Connecticut tentatively resolves spat with hospitals over fees
Connecticut’s top government officials and hospitals are cheering a tentative deal they say resolves a long-standing legal feud over hospital fees.
Gov. Ned Lamont and the Connecticut Hospital Association say the proposed seven-year agreement will lower a so-called “provider tax” on hospitals while allowing the state to dodge what could have been a potential $4 billion liability from the hospitals’ legal claims.
State lawmakers are expected to hold a vote on the proposed settlement this week. The pact covers fiscal 2020 through 2026. Besides addressing the hospital fee issue, it would increase Medicaid payments and supplemental payments to hospitals and trigger $70 million in one-time refunds. All told, hospitals would go from losing $231.6 million in fiscal 2019 to gaining $123.7 million in fiscal 2026, thanks to a mix of lower fees and higher supplemental and Medicaid payments.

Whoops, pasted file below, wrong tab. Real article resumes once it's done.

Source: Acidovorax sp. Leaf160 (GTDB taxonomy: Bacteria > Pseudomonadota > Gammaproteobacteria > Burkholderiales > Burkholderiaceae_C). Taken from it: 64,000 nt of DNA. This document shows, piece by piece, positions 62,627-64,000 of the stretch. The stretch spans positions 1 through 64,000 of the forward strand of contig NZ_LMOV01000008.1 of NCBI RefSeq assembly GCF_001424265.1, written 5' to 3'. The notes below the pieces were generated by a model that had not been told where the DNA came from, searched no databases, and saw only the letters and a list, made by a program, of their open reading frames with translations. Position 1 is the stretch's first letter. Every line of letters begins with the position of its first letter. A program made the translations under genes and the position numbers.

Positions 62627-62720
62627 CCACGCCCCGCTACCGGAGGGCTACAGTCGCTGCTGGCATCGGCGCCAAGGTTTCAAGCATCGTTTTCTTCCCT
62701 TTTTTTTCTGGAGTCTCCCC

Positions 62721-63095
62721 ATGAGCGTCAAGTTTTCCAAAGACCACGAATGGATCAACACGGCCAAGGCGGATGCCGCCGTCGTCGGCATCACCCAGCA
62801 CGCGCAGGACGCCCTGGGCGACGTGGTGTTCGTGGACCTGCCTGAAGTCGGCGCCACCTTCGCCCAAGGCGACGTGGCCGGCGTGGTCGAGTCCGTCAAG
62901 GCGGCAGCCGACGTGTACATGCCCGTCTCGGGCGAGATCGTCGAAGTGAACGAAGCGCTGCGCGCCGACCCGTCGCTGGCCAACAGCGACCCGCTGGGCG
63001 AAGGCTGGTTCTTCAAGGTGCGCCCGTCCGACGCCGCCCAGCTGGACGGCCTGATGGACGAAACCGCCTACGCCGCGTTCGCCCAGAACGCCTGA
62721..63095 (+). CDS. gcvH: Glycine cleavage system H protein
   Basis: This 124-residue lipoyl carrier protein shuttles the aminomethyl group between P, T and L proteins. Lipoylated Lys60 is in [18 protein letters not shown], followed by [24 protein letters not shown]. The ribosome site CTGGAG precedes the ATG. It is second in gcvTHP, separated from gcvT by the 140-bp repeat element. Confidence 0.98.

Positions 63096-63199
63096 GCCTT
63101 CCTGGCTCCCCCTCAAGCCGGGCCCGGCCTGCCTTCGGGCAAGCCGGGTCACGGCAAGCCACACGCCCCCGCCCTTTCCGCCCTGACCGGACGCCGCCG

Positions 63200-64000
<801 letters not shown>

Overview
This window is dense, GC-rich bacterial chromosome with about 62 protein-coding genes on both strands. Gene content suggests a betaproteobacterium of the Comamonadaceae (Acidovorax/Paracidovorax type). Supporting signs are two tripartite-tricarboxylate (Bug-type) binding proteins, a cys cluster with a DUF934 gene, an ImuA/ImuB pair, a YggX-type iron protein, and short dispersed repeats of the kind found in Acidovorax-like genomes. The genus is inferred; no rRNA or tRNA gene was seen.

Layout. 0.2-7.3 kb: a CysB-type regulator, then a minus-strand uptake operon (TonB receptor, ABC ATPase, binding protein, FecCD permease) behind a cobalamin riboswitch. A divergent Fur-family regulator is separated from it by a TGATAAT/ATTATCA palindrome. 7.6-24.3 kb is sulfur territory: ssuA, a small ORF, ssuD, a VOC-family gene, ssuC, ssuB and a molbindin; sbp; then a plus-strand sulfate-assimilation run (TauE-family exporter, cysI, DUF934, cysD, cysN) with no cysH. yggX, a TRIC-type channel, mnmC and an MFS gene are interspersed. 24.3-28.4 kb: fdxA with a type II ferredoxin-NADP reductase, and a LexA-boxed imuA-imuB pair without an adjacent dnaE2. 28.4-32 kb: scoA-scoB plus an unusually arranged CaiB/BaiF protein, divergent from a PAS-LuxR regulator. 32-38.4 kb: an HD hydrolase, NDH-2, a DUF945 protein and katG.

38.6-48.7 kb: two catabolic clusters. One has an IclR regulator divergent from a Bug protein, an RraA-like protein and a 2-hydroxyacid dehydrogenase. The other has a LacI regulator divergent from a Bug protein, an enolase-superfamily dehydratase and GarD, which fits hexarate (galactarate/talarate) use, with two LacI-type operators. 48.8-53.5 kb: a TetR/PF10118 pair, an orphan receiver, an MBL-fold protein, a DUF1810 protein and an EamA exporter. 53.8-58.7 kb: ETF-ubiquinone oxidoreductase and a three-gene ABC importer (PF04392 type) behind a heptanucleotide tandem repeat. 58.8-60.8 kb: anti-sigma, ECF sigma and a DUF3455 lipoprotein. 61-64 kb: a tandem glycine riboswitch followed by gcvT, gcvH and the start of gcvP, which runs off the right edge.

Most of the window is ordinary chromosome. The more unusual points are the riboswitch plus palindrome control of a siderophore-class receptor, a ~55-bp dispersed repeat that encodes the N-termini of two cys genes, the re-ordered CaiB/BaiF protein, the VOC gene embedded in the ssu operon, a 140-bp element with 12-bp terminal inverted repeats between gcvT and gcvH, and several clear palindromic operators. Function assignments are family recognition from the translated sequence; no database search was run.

The annual user fee that hospitals currently pay stands at $900 million, and would gradually decrease nearly 9% to $820 million by fiscal 2026. Supplemental payments to hospitals would increase 15%, from $493.3 million in fiscal 2019 to $568.3 million in fiscal 2026.